I know that parents do not have to be involved in every detail of an instructional or intervention plan; however, the point is that they should always be involved in the discussion, which should always include data.

I worked with parent representatives from secondary schools who embraced these questions. But there is one question that I did not include above that I did discuss with the parent representatives: How is my child doing compared to the other students in the class? This question is the one that can make teachers feel the most  uncomfortable: If only 50% of the students are earning a C or better in the class, it is not an individual student issue. This issue is what we in the RtI (Response to Instruction and Intervention) world call a Tier 1 issue: under 80% of the class is not meeting the benchmark; therefore, the issue needs to be addressed within the core instruction, not just with one student. The problem could be in the Iinstruction, Curriculum, or the  Environment–ICE (see post dated 7-14-11).

The point is that parents should see class data to gain a better perspective of their child’s issue in relationship to the whole class. Teachers can show data results for the entire class by masking the other student names, or using various data displays, i.e., bar graphs, pie charts, etc. Parents have a right to know how their students are doing in respect to other students in the class and in the school. Without this data, they have no “authentic” way to measure how their child is performing.

So how would I help parents understand the data?

  • If  a school does an orientation for parents and students, I would prepare school data packets for the parents, and in a workshop, explain the data and discuss what it reflects about the school.
  • In a teacher professional development, I would present ways to discuss student data with parents, including having teachers role play with each other as parent and teacher.
  • I would provide workshops for parents before the Parent Conference Night on how to read the data, discuss the data with a teacher, and how to make decisions based on the data. In fact, I would probably hold these workshops just before each grading period.
  • I would encourage my principal to schedule regular “data chats” with parents to discuss district, school, and department/grade level data.
If you have stuck with me through this entire post, thank you for reading along while I try to answer this question. If you have any comments, or any other ideas, I would really be interested in reading about them.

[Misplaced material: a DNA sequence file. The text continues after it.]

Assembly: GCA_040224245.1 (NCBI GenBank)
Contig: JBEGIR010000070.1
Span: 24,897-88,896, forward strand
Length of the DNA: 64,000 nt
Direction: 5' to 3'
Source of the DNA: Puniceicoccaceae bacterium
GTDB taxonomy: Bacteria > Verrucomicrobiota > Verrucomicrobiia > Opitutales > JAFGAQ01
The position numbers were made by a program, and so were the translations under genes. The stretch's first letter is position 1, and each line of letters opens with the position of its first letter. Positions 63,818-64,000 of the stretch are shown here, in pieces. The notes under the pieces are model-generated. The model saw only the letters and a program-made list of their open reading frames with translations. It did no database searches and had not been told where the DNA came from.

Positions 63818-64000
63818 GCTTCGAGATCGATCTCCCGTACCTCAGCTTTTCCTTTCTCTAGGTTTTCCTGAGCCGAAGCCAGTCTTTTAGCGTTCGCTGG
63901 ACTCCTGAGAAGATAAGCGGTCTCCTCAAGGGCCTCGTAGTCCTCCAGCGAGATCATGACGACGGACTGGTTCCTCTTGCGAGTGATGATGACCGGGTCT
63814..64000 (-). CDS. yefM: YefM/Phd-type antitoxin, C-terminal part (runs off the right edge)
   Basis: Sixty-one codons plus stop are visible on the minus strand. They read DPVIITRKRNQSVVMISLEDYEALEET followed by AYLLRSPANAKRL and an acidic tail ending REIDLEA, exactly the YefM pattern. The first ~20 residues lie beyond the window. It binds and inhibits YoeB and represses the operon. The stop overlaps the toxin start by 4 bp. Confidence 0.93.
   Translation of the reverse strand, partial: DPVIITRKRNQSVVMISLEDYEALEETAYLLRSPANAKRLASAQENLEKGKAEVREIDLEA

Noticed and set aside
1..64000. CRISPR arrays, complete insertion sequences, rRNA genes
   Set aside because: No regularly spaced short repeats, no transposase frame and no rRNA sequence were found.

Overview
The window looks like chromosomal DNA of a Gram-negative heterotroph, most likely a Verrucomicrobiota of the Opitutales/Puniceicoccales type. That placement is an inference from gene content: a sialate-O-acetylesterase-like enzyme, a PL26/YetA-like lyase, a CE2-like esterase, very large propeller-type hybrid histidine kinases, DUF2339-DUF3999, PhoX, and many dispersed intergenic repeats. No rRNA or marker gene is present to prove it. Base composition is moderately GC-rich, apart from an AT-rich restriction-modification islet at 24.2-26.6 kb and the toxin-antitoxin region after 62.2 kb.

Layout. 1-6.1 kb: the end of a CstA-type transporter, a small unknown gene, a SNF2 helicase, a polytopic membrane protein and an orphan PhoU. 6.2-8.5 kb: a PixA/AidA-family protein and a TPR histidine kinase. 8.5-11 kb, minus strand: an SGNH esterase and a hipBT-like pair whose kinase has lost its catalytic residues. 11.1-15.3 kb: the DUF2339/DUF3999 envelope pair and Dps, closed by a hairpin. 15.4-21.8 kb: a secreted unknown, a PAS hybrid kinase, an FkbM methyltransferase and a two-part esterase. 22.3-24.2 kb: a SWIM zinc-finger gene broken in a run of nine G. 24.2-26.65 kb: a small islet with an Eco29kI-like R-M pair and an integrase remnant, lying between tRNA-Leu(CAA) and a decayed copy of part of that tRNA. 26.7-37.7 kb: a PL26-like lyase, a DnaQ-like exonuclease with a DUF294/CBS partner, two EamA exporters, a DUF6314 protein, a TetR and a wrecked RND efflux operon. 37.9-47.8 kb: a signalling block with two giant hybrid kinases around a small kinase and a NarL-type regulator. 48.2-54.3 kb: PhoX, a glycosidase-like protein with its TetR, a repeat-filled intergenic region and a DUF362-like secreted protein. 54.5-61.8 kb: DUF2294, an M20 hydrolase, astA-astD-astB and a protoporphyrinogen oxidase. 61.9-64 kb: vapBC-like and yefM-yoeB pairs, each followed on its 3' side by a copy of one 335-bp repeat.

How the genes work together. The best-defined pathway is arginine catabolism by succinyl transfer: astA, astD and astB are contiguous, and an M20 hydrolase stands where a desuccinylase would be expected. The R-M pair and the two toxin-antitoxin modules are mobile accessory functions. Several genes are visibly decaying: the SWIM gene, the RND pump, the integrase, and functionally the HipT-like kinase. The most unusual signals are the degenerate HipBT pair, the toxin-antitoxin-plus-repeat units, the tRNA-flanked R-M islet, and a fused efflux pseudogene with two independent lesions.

Posted in Data, ICEL, Response to Instruction and Intervention | Tagged: , , , , | Leave a Comment »

Teachers step up to the challenge: data metaphors and similes

Posted by LAUSD Secondary Literacy/ELA on August 10, 2011

If you scroll down, you will see a post on July 12th titled, “Data Metaphors or Similes.” This post was actually an optional assignment for teachers participating in a professional development course, “Using Data to Target Instruction and Intervention in English Language Arts.” Basically, I challenged them to create a data metaphor or simile. Over the three different sessions of the course, a few teachers stepped up to the challenge. I am very impressed with their creativity and their understanding of the critical role data plays in student achievement.

Here are their metaphors and similes gathered from the “Comments”:

Data are like bricks of cement. When organized and given purpose they can build great things according to the honest engineer that assembles them. Will the structure stand the test of time and weather challenges of the environment? That is also based on the data used and the engineer’s proper mission in using the scientific method to solve real problems for society. -Lorraine

Data represents children like snowflake, each different and unique  -Ivania

Data are all the fish in the seas. -Mary Fraser

Data are like birds flying south in the winter; to be efficient they must be in an organized formation.   -Mary Fraser

Data are like sheep. Left unattended, they will wander off and be lost. Also, the shepherd must remember that, once the sheep become mutton, they cease forever to be sheep.  -Joseph

Data: the stars by which we guide our ships  -Kylowna Moton

Data; the bones that give structure and strength to the soft and fleshy parts of our work. -Ron Plank

Data are like a doctor’s diagnosis that identifies what the problem is, why it’s occurring in the patient, and help analyze the effectiveness of possible solutions.  -Cynthia Shiva

Data is like a fluffy, puffy cloud each set of eyes sees something unique.  -Lauren

Data are like the Grand Canyon, it has vast high and low points with varying points of elevation in the middle.  -Darlene

Posted in Data, Response to Instruction and Intervention, Teachers as writers, Writing to Learn; Writing Across the Curriculum | Leave a Comment »